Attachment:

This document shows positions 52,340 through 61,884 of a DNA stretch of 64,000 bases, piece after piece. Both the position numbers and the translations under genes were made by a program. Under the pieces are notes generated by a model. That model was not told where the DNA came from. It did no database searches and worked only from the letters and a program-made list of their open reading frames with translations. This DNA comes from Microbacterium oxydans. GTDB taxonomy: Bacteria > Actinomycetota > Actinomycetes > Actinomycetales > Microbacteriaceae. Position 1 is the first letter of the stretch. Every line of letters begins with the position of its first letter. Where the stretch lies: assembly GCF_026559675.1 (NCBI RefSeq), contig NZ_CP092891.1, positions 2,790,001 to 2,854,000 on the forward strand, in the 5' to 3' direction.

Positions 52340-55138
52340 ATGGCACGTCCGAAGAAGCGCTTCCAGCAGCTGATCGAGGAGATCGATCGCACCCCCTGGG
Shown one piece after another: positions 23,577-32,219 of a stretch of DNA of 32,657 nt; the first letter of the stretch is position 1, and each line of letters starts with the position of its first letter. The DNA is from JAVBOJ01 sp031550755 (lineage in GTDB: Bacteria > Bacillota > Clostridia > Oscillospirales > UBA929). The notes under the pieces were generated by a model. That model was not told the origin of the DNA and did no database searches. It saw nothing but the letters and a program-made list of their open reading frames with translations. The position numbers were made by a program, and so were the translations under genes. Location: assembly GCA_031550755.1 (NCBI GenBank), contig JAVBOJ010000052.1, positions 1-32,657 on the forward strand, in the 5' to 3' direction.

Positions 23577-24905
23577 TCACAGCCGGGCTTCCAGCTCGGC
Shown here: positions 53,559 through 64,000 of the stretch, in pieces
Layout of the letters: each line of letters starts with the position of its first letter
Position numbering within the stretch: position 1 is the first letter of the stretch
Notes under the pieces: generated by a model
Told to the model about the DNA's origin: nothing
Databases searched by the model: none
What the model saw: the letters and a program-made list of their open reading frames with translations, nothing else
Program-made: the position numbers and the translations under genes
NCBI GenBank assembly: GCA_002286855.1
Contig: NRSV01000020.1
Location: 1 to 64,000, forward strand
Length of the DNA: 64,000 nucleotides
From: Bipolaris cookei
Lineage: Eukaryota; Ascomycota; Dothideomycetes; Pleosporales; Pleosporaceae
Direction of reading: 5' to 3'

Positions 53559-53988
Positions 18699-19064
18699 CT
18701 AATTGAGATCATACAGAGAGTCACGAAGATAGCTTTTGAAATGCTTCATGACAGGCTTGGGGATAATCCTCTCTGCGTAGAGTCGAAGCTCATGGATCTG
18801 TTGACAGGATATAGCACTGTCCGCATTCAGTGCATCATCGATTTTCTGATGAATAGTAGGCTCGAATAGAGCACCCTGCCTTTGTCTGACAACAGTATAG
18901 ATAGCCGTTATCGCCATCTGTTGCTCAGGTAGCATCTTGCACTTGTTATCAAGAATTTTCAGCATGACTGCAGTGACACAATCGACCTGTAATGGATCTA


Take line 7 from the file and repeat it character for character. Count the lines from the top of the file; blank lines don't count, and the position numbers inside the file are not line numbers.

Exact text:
Shown here: positions 53,559 through 64,000 of the stretch, in pieces